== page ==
The LSU Research and Technology Foundation touted the success of its LIFT grant program today before the LSU Board of Supervisors, and won approval for an additional $200,000 to cover fees associated with the “significant increase” in patents filed with the university.
The board created the LIFT—Leveraging Innovation for Technology Transfer—program in 2014 to award grants of up to $50,000 to faculty members in an effort to help bring their innovations to market. It has since awarded more than $3.5 million in grants to 96 recipients, 43 of whom have completed their research.
But has the university seen any return on investment? LSU Research and Technology Foundation CEO Arthur Cooper said yes, adding LIFT-funded technologies have begun to generate additional money in the form of equity, licensing fees and research dollars. Seven recipients have received more than $1.2 million in additional funding.
“The program continues to excel in research and is finally seeing results,” Cooper said.
The LIFT program has also executed eight license agreements and two option agreements. Another 10 licenses are in negotiations for technologies that received LIFT funding.
The program also spurred a substantial rise in patent activity at LSU. In years prior, the university averaged 47 patents a year, but in the program’s first year 84 patents were filed. Another 132 were filed the second year, and 182 last year.
LSU campuses overspent their budgets as a result of increased legal fees and related expenses for the patents, which is why the Research and Technology Foundation asked the board for an additional $200,000 to cover the extra charges.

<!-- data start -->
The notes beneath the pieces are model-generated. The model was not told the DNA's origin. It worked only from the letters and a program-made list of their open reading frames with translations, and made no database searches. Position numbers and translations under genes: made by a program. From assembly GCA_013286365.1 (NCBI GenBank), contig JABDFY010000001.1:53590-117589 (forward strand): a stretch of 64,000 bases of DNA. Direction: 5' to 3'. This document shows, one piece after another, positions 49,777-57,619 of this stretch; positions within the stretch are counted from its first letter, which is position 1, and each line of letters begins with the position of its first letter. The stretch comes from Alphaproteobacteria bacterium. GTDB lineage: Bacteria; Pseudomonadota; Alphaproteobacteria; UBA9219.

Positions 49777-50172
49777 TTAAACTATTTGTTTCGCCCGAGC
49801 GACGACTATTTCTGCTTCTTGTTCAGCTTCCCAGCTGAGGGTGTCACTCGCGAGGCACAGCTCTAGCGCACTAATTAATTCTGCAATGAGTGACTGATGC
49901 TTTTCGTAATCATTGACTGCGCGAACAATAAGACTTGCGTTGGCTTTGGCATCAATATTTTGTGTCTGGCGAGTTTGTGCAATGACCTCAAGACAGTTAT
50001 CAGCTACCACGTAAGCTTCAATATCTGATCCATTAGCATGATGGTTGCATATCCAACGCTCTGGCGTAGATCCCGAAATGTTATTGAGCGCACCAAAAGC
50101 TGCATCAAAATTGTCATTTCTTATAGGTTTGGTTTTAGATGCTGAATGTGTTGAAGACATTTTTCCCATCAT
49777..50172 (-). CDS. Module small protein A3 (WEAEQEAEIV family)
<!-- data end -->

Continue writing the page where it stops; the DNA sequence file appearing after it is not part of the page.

In terms of return on investment, Cooper considers licensing technologies a better metric than money because these innovations are advancing technology and research at LSU. The university ramped up efforts to tie faculty research to economic development in recent years, after a 2012 report found Louisiana lagged behind other states in academic research and bringing university innovations to market.
Today, LSU appears to have a better standing among peers in terms of technology-transfer. The state’s flagship university ranks 5th in technology-transfer research and 3rd in technology-transfer income among universities in the Southeastern Conference, Cooper noted.
Promoting LIFT’s success, scientists from Pennington Biomedical Research Center presented to the Board of Supervisors their new weight-loss program, supported by $49,500 in seed funding from LSU’s LIFT program. BodyKey SmartLoss was launched in March in partnership with direct-selling giant Amway Corp.
“SmartLoss is fine example of what the LIFT program is about,” said board member Rolfe McCollister, who is also the publisher of Business Report, and was the only board member to ask questions during the presentation. “The idea is that we get to see results.”